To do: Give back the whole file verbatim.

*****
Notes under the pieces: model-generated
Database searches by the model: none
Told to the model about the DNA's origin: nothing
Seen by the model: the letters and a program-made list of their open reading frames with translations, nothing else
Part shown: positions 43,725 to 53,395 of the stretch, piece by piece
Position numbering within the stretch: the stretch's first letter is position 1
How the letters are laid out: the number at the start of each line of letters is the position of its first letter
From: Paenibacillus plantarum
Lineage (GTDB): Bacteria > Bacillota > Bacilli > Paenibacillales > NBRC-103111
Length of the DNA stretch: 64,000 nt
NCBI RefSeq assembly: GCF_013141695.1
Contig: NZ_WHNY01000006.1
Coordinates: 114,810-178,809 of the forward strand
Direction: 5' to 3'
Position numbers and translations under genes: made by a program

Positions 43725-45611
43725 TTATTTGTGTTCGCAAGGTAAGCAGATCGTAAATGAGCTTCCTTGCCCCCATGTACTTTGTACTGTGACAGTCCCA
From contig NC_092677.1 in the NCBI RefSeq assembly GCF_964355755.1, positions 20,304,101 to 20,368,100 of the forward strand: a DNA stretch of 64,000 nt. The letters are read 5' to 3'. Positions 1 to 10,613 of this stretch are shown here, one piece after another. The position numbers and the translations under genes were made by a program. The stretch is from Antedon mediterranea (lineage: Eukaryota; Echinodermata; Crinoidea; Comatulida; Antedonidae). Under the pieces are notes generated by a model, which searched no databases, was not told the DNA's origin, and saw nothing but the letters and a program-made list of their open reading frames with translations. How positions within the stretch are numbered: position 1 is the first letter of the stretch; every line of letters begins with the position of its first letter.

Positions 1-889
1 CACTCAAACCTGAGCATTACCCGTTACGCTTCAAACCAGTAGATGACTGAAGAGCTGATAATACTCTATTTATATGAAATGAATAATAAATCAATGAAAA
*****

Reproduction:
Notes under the pieces: model-generated
Database searches by the model: none
Told to the model about the DNA's origin: nothing
Seen by the model: the letters and a program-made list of their open reading frames with translations, nothing else
Part shown: positions 43,725 to 53,395 of the stretch, piece by piece
Position numbering within the stretch: the stretch's first letter is position 1
How the letters are laid out: the number at the start of each line of letters is the position of its first letter
From: Paenibacillus plantarum
Lineage (GTDB): Bacteria > Bacillota > Bacilli > Paenibacillales > NBRC-103111
Length of the DNA stretch: 64,000 nt
NCBI RefSeq assembly: GCF_013141695.1
Contig: NZ_WHNY01000006.1
Coordinates: 114,810-178,809 of the forward strand
Direction: 5' to 3'
Position numbers and translations under genes: made by a program

Positions 43725-45611
43725 TTATTTGTGTTCGCAAGGTAAGCAGATCGTAAATGAGCTTCCTTGCCCCCATGTACTTTGTACTGTGACAGTCCCA
From contig NC_092677.1 in the NCBI RefSeq assembly GCF_964355755.1, positions 20,304,101 to 20,368,100 of the forward strand: a DNA stretch of 64,000 nt. The letters are read 5' to 3'. Positions 1 to 10,613 of this stretch are shown here, one piece after another. The position numbers and the translations under genes were made by a program. The stretch is from Antedon mediterranea (lineage: Eukaryota; Echinodermata; Crinoidea; Comatulida; Antedonidae). Under the pieces are notes generated by a model, which searched no databases, was not told the DNA's origin, and saw nothing but the letters and a program-made list of their open reading frames with translations. How positions within the stretch are numbered: position 1 is the first letter of the stretch; every line of letters begins with the position of its first letter.

Positions 1-889
1 CACTCAAACCTGAGCATTACCCGTTACGCTTCAAACCAGTAGATGACTGAAGAGCTGATAATACTCTATTTATATGAAATGAATAATAAATCAATGAAAA